"We believe that the appeal of Mexican Coke is as much about nostalgia as it is about anything," says Martin. "It's like getting a piece of home in a bottle. You can't deny the fact that it's in a tall glass bottle, something you just can't find in most parts of the United States."

But it's the "same exact product," and Mexican bottlers are buying the ingredients straight from the company, says Martin.

"It's not like they're stirring it up in some backyard," he adds. "Coke is Coke is Coke."

The company, however, rarely elaborates on Coke's ingredients, and the secret formula is actually in a vault in a bank in Atlanta. Instead, the company line all along has been that there is "no perceptible taste difference" between Mexican Coke and the American-made Classic Coke.

As Martin says, "You have to consider the circumstances: the packaging, whether there's ice over it, the temperature, or whether it's in a can or a bottle. But what often happens is people think it tastes different because it comes in a bottle, and that's what we're trying to get our arms around. The 'why?' It could just be psychological."

Yet there is one kicker, and it's a fairly large one: Mexican Coke may contain the same secret syrup, but its sweetener is entirely different.

It's made from sugar cane, not corn syrup.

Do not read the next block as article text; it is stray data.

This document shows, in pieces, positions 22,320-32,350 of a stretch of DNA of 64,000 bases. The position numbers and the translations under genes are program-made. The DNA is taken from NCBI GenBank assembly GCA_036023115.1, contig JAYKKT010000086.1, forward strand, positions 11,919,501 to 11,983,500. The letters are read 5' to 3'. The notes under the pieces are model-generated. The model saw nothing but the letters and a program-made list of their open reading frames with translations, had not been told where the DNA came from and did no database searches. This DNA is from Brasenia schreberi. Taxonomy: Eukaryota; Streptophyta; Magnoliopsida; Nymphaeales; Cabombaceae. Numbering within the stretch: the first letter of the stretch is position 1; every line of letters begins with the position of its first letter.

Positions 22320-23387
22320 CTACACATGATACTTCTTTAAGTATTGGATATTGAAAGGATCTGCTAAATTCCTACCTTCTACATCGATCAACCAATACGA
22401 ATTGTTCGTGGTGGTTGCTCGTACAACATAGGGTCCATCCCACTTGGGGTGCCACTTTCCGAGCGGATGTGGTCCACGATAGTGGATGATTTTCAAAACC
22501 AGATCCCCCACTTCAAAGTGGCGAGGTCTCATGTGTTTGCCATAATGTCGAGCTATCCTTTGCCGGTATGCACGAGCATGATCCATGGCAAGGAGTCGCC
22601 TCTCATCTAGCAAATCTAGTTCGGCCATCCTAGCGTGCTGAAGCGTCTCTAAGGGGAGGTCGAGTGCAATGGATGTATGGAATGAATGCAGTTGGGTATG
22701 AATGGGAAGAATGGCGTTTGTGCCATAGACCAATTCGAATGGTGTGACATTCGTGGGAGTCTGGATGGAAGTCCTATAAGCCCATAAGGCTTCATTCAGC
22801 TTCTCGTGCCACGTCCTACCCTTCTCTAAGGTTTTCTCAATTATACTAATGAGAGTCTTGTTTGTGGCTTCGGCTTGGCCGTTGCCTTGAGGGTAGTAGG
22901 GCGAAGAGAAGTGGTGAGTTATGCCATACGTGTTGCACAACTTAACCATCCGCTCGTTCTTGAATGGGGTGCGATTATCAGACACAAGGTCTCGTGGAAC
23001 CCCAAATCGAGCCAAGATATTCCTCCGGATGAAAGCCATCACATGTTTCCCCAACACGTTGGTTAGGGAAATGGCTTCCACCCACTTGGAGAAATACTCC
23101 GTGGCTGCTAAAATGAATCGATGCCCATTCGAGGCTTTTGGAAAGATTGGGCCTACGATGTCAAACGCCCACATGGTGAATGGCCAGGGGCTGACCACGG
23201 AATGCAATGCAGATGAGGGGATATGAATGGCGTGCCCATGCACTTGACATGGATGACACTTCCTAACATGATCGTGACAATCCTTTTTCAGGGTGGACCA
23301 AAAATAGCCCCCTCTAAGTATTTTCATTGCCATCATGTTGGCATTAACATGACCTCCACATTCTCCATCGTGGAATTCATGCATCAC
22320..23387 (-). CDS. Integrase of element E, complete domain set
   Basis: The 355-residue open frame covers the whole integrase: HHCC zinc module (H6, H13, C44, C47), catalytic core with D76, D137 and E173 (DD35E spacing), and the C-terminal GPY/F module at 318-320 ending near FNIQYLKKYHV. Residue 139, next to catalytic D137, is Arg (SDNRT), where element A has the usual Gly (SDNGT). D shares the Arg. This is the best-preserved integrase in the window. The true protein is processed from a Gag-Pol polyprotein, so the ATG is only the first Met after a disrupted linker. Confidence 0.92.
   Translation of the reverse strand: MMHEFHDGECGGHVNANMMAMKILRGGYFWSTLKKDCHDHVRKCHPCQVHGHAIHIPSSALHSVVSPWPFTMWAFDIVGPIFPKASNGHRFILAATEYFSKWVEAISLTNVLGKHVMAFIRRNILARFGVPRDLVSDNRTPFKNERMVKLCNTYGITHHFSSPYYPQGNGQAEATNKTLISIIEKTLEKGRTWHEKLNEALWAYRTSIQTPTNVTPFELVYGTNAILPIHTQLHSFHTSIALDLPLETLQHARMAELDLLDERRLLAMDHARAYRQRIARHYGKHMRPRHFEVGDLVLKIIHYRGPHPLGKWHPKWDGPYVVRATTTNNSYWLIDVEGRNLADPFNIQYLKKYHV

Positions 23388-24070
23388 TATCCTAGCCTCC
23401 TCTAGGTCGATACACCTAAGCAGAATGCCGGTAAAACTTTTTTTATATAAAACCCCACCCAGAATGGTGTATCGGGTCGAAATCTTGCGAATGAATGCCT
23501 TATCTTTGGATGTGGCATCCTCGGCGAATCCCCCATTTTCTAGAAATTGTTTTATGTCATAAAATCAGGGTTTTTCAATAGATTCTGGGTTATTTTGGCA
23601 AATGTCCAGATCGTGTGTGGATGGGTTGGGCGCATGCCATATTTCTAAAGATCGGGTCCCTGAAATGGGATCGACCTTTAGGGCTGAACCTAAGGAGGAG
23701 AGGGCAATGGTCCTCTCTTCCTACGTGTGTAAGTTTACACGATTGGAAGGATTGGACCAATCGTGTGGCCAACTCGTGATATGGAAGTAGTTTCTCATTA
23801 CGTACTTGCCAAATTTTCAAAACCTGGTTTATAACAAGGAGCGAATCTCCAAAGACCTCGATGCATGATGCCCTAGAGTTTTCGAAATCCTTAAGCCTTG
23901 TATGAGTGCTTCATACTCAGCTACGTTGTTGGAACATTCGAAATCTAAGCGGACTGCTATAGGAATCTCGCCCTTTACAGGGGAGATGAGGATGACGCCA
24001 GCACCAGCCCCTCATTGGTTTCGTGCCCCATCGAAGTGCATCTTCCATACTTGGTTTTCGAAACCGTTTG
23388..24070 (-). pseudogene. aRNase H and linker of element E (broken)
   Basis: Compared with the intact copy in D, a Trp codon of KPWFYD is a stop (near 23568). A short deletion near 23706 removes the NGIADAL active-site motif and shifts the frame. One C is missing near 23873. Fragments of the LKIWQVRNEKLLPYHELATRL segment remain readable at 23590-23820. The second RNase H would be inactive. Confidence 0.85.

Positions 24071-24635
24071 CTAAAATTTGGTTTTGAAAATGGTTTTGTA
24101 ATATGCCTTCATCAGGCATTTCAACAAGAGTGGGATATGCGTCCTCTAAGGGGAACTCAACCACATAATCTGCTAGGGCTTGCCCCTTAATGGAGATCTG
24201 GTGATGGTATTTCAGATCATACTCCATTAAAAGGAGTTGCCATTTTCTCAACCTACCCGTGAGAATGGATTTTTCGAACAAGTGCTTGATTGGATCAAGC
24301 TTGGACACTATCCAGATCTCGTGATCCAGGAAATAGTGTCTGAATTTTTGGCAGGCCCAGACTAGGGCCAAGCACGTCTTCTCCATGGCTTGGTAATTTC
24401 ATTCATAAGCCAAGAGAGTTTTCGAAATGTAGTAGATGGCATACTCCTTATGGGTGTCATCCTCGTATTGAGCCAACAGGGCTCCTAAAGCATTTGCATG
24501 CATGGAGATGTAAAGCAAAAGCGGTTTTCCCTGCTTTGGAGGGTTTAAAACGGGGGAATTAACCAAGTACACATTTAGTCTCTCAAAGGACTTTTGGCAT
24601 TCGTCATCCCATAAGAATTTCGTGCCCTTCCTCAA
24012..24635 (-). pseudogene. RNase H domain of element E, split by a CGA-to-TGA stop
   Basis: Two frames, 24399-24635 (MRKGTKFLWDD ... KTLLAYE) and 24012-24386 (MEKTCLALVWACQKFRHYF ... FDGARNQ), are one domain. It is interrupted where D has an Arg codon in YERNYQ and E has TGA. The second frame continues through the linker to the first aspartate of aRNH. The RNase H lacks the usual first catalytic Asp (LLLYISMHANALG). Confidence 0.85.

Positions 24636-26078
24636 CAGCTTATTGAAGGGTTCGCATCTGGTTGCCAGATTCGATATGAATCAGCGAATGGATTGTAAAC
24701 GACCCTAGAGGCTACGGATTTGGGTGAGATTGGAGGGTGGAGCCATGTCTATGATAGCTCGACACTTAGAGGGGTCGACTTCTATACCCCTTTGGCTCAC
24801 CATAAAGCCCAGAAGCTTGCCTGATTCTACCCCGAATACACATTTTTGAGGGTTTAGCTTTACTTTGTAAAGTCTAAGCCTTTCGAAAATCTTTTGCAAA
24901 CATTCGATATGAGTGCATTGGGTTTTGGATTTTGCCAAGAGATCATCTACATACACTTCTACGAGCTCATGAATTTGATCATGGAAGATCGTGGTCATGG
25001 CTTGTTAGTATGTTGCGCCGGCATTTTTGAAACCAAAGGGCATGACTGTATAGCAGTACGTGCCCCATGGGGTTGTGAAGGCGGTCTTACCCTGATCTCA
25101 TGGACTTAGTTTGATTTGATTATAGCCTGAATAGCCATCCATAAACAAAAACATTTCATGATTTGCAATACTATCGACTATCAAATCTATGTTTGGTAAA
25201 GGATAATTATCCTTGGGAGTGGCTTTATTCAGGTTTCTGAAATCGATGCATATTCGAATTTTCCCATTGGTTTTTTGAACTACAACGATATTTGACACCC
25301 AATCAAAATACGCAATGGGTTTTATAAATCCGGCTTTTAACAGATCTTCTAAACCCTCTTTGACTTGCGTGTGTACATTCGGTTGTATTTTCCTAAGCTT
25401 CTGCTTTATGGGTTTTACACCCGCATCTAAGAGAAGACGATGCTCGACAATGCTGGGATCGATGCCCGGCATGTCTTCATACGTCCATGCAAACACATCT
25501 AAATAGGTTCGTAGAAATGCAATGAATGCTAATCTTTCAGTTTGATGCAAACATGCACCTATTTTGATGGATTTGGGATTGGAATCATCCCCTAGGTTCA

'The Real Thing'

Latinos are the fastest-growing population segment in the United States, and Mexico accounts for well over half of the roughly 33 million Latinos who live in the country, according to the 2000 census.

Certainly, this is not the first time the Mexican market has flexed its muscle, with an occasional borrowing from U.S. popular culture.

Look closely at the Mexican man wearing that Texas Longhorns cap or the World Series-winning Chicago White Sox hat. There's a chance it came from a market just off the plaza in Any Town, Mexico.

But then there's the real Mexican deal, like tequila, which has anchored many a margarita happy hour; or tacos, as popular as hamburgers, without which there'd be no Taco Bell.

Mexico's a country that's put the popularity of chips and salsa right up there with ketchup and french fries.